In this Moroccan inspired recipe, the beetroot is roasted to intensify the natural sweetness and gives a lovely rounded nuttiness. I find a generous glass of water inside the foil-wrapped tray helps the cooking process and to also keep things moist. Always peel the beetroot when it’s still warm (disposable gloves highly recommended unless you want pink hands for a few days) and if the skin is proving stubborn to remove it means it’s not quite cooked. But because it’s going to cook further in the soup, use a peeler if you need to.

A whole bulb of garlic is roasted alongside the beetroot until deliciously caramelised and golden. I like to roast an extra bulb so I can make some ultimate garlic butter – smeared on freshly baked bread it’s heavenly. Then, onions and celery are sweated gently in a large pot with the garlic and fragrant spices – the heady aroma fills the entire kitchen. The warm aromatic spices work so well with the beetroot and a hint of orange, using strips of the zest and juice, bring a touch of freshness.

This isn’t super-quick to make but your efforts will be rewarded with a special soup – its eye-popping colour looks stunning and the beetroot with the subtle spicing is utterly delicious. It is, indeed, happiness in a bowl. Make a bit more as it freezes really well, too.

If you love beetroot but have never tried it with chocolate before, then why not give my delicious beetroot and brownies recipe a go – the beetroot providing a subtle background to the rich dark chocolate.

750g beetroot, scrubbed, leaves removed and pat dry
Large whole garlic bulb
Olive oil
1 onion, small dice
1 stalk of celery, small dice
1 tsp coriander seeds
1 tsp cumin seeds
0.5 tsp ground cinnamon
0.5 tsp ground ginger
1/4 freshly ground nutmeg
1 litre vegetable stock
1 orange
Dill and toasted flaked almonds to serve


  1. Preheat oven to 180C.
  2. Line a high rimmed oven tray with foil then put the beetroot inside with a good pinch of salt and a generous drizzle with olive oil. Use your hands to coat evenly, add a large wine glass of water and cover tightly with some more foil. Put on middle tray in the oven for 1-2 hours depending on the size. A skewer should go through easily if cooked.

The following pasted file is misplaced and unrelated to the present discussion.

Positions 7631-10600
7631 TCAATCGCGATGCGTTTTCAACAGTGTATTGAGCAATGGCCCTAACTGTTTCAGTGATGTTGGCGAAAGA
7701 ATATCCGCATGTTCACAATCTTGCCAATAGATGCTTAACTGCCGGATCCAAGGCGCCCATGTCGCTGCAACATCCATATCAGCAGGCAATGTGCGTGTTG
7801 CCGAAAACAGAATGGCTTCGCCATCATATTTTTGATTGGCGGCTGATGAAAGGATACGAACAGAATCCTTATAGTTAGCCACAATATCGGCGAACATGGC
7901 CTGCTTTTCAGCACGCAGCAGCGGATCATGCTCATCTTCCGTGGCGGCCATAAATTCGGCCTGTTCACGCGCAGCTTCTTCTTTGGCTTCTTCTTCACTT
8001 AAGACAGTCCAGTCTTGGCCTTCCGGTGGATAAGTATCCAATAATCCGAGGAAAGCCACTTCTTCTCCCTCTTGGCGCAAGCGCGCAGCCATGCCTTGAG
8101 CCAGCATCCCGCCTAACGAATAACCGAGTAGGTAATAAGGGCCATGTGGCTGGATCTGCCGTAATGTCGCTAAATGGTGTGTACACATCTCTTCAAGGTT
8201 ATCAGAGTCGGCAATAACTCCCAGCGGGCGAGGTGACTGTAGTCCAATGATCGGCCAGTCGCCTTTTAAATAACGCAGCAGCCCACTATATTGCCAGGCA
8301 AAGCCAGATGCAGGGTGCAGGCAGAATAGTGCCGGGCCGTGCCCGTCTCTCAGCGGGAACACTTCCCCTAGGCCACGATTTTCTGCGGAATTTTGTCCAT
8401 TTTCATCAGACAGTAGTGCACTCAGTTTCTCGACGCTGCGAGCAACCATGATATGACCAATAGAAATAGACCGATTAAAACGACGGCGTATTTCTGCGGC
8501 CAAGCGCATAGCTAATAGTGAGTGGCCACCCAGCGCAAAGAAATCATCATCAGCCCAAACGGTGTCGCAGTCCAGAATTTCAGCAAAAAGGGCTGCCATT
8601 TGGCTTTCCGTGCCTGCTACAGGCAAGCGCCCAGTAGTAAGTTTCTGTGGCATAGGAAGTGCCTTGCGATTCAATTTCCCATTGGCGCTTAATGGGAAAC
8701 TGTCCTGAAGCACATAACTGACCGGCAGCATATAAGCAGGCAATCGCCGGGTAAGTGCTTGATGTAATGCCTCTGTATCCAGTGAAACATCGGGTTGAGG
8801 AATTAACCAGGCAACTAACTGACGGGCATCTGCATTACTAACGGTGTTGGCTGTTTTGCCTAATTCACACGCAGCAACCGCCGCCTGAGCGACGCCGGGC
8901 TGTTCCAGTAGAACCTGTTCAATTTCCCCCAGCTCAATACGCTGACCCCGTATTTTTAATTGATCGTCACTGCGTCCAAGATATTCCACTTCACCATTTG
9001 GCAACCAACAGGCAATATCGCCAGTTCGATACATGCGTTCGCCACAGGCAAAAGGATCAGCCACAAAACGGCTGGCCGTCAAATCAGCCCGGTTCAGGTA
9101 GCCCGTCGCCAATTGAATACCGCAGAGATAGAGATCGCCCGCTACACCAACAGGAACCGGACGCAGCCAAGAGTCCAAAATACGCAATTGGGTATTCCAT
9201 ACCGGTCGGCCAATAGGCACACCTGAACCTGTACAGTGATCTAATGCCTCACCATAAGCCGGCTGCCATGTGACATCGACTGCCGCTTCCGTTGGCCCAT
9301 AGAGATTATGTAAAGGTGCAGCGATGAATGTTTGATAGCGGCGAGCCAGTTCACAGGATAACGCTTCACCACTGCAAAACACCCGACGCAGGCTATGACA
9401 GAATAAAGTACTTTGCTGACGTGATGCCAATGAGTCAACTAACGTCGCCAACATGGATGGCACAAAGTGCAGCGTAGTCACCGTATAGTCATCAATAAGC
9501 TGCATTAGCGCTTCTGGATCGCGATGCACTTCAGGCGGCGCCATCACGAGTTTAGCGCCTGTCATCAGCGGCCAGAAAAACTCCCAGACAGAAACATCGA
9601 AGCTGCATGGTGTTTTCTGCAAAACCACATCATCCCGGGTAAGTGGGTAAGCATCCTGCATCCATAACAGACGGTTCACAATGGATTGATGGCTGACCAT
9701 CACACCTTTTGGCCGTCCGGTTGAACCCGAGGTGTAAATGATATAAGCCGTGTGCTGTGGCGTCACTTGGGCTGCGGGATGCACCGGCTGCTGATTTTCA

3. Meanwhile, toast the spices in a small frying pan till fragrant then grind to a powder in a pestle & mortar or spice grinder.
  4. Cut the top third off the garlic, drizzle with olive oil and wrap in an individual piece of foil. Pop the garlic in the oven at the same time as the beetroot for 1 hour and leave inside foil to cool.
  5. When the beetroot are cool enough to handle, rub off the skins and remove the top and tail. Chop into 2cm dice.
  6. Heat a generous glug of oil in a large pot over a gentle heat and sweat the onion and celery till soft but not coloured, about 8 minutes. Squeeze the garlic out of the skins and add, along with the spices.
  7. Cook for a few minutes (adding more oil if you too dry) then add the beetroot, stock, orange strips and juice. Turn up the heat up and bring to a simmer and cook for 10 minutes.
  8. Blitz the soup till smooth and season with salt and pepper.
  9. Serve with a swirl of yogurt, some toasted almonds and chopped dill.